The Three Marias (As Três Marias)
Director : Aluisio Abranches
Screenplay : Heitor Dalia & Wilson Freire
MPAA Rating : NR
Year of Release : 2003
Stars : Marieta Severo (Filomena Capadócio) Júlia Lemmertz (Maria Francisca), Luíza Mariani (Maria Pia), Maria Luisa Mendonça (Maria Rosa), Tuca Andrada (Cabo Tenório), Cassiano Carneiro (José Tranquilo), Enrique Díaz (Zé das Cobras), Taveira Júnior (Sertanejo), Fábio Limma (Arcanjo), Wagner Moura (Jesuíno Cruz)
Brazilian director Aluisio Abranches’ The Three Marias (As Três Marias), his second feature film, begins in grisly fashion with the murder of the three men of the Capadócio family. The first two killings we don’t witness, but we see the bloody aftermath: a father is disemboweled and hung by his own intestines and a son has his eyes and heart cut out. The third murder, of another son, we see enacted, as he is drawn out of a building by his vicious killers and then set on fire.
It’s a bold beginning to a lavish, operatic film, one that has much more primal fury and passion than it has intelligence. Fueled by the ancient drives of revenge for revenge’s sake—“an eye for an eye, a tooth for a tooth”—The Three Marias is short, sometimes clever, and always watchable, if ultimately hollow at its core. The widowed mother and wife of the murdered men is Filomena (Marieta Severo), and she takes the news of her slaughtered family to heart. With steely resolve, she commands that her three remaining daughters, Maria Francisca (Júlia Lemmertz), Maria Pia (Luíza Mariani), and Maria Rosa (Maria Luisa Mendonça), are not to cry over their loved ones—“I want mourning, not a flood,” she says. Instead, she instructs each of them to go out into the Brazilian wilderness in search of a particular man whom they will use to exact their revenge on those who killed their father and brothers.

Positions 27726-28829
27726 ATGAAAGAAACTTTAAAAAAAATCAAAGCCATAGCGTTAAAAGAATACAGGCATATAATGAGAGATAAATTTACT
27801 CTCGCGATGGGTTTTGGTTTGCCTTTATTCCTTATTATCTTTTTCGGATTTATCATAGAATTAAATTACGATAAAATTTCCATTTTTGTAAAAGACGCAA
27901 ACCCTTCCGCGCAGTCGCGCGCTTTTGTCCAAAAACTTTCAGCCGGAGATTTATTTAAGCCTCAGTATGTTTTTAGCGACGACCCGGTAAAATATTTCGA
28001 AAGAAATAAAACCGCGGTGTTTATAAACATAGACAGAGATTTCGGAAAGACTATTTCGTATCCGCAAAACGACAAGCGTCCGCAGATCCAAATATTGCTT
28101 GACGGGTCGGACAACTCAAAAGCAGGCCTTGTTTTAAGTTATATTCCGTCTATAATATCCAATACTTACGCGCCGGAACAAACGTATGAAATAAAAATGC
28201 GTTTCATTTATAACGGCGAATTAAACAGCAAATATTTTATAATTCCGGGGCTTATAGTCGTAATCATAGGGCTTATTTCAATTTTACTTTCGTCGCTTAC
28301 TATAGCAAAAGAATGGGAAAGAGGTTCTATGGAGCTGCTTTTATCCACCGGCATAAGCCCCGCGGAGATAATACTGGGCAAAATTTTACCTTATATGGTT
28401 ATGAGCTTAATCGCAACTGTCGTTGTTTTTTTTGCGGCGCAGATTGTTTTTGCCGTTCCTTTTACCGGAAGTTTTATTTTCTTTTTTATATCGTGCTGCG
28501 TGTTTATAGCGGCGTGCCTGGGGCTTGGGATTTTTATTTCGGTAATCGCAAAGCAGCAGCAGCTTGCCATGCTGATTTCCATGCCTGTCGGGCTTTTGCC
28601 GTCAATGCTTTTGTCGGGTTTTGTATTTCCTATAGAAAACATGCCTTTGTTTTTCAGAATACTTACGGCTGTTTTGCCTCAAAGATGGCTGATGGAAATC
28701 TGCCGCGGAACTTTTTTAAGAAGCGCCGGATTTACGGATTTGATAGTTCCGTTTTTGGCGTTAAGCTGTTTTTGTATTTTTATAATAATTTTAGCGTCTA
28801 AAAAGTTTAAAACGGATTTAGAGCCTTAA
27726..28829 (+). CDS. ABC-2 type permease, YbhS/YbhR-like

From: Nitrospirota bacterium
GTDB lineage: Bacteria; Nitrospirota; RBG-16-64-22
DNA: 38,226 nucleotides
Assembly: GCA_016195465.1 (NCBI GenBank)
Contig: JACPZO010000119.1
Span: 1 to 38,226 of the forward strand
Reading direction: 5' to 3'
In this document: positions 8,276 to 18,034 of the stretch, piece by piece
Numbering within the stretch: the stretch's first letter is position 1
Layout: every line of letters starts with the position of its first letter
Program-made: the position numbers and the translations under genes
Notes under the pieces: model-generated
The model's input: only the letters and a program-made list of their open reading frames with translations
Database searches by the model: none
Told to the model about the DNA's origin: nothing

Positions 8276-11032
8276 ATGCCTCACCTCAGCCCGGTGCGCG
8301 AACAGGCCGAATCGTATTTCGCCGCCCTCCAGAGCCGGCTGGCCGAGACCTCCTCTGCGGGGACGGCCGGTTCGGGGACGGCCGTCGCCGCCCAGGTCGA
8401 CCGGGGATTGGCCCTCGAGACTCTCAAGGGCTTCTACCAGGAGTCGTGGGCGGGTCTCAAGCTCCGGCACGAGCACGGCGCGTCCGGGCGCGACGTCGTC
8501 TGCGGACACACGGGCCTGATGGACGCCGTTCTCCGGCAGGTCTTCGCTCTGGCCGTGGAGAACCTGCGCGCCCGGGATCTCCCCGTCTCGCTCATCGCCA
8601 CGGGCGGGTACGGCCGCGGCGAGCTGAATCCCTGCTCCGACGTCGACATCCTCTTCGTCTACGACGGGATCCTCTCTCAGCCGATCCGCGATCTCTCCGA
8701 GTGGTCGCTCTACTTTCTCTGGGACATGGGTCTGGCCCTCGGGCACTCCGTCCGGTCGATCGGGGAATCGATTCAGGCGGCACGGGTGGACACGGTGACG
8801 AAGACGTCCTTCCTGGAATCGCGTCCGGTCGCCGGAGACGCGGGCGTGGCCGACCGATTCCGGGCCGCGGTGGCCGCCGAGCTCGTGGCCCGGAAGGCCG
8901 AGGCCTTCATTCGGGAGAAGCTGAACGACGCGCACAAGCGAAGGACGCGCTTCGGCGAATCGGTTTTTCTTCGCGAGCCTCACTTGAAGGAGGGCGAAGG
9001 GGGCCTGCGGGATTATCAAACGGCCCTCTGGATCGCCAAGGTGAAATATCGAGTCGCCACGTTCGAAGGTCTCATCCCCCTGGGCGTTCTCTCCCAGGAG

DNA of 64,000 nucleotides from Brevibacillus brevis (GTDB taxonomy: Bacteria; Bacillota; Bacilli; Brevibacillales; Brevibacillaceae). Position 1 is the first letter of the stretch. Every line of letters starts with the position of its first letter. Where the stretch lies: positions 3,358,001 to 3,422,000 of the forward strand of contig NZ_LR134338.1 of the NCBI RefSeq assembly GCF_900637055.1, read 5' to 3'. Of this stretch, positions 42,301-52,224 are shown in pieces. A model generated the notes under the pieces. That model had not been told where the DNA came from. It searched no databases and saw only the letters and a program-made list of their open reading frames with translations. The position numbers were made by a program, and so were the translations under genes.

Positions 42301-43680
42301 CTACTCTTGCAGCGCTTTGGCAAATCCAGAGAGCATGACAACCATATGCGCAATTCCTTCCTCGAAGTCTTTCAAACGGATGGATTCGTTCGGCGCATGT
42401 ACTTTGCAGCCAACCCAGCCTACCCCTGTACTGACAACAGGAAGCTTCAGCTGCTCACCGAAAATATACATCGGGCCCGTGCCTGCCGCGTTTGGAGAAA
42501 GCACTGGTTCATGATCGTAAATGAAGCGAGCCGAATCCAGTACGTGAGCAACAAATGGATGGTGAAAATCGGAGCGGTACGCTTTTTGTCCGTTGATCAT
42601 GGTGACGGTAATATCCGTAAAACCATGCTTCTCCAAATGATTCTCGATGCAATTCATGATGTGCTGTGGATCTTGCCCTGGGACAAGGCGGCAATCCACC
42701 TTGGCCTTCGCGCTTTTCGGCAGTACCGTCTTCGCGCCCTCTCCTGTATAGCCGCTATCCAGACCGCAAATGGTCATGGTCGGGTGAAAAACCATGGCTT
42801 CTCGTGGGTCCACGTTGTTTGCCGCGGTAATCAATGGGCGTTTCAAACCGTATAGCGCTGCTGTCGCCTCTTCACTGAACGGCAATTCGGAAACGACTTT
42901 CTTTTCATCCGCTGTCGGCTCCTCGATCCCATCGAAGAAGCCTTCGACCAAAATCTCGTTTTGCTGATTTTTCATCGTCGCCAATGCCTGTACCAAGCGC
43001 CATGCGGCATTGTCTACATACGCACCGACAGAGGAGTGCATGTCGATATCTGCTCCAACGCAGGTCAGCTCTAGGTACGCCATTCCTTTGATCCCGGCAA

Thus, the heart of the story is the three quests, which begin with a clever widescreen shot of the three Marias driving side by side, and then splitting off into three directions in the desert. Each of the men is a notorious killer of sorts with a quirk: Zé das Cobras (Enrique Díaz) is an assassin who has refused to speak to a woman ever since he read the story of Adam and Eve, thus Maria Francisca can only communicate with him through another man, creating scenes of sheer absurdity as she sits across the table from him and has to have everything she or he says repeated by someone else. Maria Rosa must find a police officer named Cabo Tenório (Tuca Andrada), whom she must convince to break the law for her sake (he is also dying of rabies, having been bitten by a rabid dog). Finally, Maria Pia must spring the deliriously wicked serial killer Jesuíno Cruz (Wagner Moura), who calls himself “The Devil’s Horse,” from a maximum-security prison.
Each of the Maria’s missions has its difficulties, and none of them turn out quite as they were intended. The same might be said of the film itself, which seems to be a soap opera at one point, a black comedy at another, and a horror film in-between. Its tonal unevenness is surely intended, as the simplicity of the storyline and its refusal to interrogate in any meaningful sense the nature of revenge leave it thirsty for something to make it stand out. Abranches and his cinematographer Marcelo Durst do a commendable job of filling in the film’s narrative and thematic weaknesses with gorgeous imagery full of rich colors and fine compositions, but it’s never quite enough to overcome its one-note obsession with getting even.
Copyright © 2003 James Kendrick